Officials celebrate completion of Super 2 of Highway 85
By Neal A. Shipman
“This is a great occasion,” stated North Dakota Gov. Jack Dalrymple. “It’s an event worthy of celebrating.”
The event worth celebrating was the official ribbon-cutting ceremony, held last Friday in Watford City, commemorating the completion of the Super 2 highway project on U.S. Highway 85 from Watford City to Williston.
“The $43.6 million project marks the completion of North Dakota’s first ‘Super 2 Highway,’” stated Dalrymple. “Getting the improvements done to U.S. Highway 85 in one year is a great accomplishment. And it’s on its way to becoming a four-lane someday.”
As a Super 2 highway, the 40-mile stretch of U.S. Highway 85 from Watford City to Williston includes one-mile long passing lanes spaced about five miles apart. The new roadway features 12 passing lanes on inclines, with six in the northbound lane and six in the southbound lane. In addition, the North Dakota Department of Transportation has added several turning lanes to the roadway to improve safety and traffic flow.
“We have committed an unprecedented amount of state funding and resources to improve the traffic flow and safety of our roadways,” stated Dalrymple. “Improving our roadways is an important quality-of-life aspect for our residents and a critical factor in the state’s continued economic growth.”
According to the Governor, in addition to the improvements that were made to U.S. Highway 85, the state also has plans to improve N.D. Highway 22 from Killdeer north to N.D. Highway 23, N.D. Highway 23 from New Town to N.D. Highway 28 and to construct reliever truck routes for the cities of Williston, Watford City, Dickinson, New Town and Alexander.
“North Dakotans need good roads to maintain a high quality of life,” stated John Hoeven, U.S. Senator, who was instrumental in getting funding for the highway project when he served as the state’s governor.
“These new ‘Super 2’ passing lanes will help our residents, visitors, and energy workers travel with greater ease and safety throughout the area,” stated Hoeven.
It is Hoeven’s longtime goal to see Highway 85 eventually expanded into an undivided four-lane highway.
“Highway 85 is part of the state’s “figure-eight of main highways,” stated Hoeven. “Highway 83 between Minot and Bismarck is a four-lane road, as are Interstates 94 and 29. The expansion of Highway 85 into four lanes would complete the four-lane ‘figure-eight’ of the state’s major highways.”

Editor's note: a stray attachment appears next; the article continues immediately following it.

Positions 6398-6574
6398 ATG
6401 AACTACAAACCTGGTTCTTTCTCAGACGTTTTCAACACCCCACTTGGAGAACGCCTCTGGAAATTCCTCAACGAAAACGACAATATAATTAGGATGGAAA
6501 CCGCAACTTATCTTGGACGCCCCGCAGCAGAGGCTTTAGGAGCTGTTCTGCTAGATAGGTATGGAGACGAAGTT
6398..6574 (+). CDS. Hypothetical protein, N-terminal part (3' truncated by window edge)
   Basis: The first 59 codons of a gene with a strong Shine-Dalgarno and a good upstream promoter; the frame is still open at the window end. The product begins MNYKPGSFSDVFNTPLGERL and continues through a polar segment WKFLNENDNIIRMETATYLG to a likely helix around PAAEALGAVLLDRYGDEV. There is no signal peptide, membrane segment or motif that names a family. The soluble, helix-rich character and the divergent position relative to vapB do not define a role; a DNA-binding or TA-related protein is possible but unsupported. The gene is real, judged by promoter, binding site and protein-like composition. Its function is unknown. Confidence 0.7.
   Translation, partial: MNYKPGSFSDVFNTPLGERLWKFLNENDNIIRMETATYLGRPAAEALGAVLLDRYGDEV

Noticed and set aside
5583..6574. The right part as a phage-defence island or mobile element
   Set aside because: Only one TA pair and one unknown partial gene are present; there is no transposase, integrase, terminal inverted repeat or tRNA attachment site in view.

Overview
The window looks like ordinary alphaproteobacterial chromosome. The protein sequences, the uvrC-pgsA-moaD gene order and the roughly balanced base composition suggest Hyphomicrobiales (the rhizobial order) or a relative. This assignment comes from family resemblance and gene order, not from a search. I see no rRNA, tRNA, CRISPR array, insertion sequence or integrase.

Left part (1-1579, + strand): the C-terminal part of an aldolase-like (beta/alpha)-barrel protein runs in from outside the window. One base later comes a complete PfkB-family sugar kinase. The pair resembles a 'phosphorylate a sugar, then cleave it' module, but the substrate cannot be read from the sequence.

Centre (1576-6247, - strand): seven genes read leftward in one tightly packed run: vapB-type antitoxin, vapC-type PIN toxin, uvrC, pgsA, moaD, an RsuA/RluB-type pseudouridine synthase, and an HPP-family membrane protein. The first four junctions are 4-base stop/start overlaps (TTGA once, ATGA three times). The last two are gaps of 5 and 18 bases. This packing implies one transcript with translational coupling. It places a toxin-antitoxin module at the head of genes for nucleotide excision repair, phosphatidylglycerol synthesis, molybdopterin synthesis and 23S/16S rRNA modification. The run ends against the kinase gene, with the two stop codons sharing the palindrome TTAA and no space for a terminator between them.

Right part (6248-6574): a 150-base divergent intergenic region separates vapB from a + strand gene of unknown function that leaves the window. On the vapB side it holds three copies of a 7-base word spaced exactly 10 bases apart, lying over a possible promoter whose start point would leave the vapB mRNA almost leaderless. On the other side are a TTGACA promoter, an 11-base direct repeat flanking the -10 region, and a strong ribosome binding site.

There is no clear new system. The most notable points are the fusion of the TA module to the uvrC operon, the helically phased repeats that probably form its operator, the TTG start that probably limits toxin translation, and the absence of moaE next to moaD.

And the state’s recognition of the need for improvements to Highway 85 didn’t go unnoticed by Brent Sanford, Watford City’s mayor.
“Sen. Hoeven and Gov. Dalrymple know of our plight out here,” stated Sanford. “The Governor really went to bat for us. It’s been wonderful to see the support from Bismarck. We didn’t have to beg. They saw our need and helped us.”
But amidst the smiles and pats on the back from politicians and state officials on a job well done in getting U.S. Highway 85 to Super 2 status, Ward Koeser, Williston’s mayor, challenged the state to speed up the process of getting the highway four-laned.
“This is a huge step today,” stated Koeser, who is a Watford City native. “But the accidents that we are seeing on the highway are not good. People are being killed daily. We need to get this road to four-lane as quickly as possible.”
While the North Dakota Dept. of Transportation doesn’t have immediate plans for the four-laning of U.S. Highway 85, according to Francis Ziegler, DOT director, the agency will be working to improve roadways in the oil-impacted counties.
“We’re looking at the future and how to make U.S. Highway 85 a four-lane,” stated Ziegler. “But with the money that we have available, we’re looking at the Highway 22 corridor and then coming back to Highway 85. In addition, we are looking at major work on N.D. Highway 23.”
According to Ziegler, the city of New Town is seeing up to 11,000 vehicles going through its Main Street on a daily basis.
“We stand ready to continue to work out here,” stated Ziegler. “We have to continue to make Super 2 improvements and to thicken the roadbeds on the impacted highways.”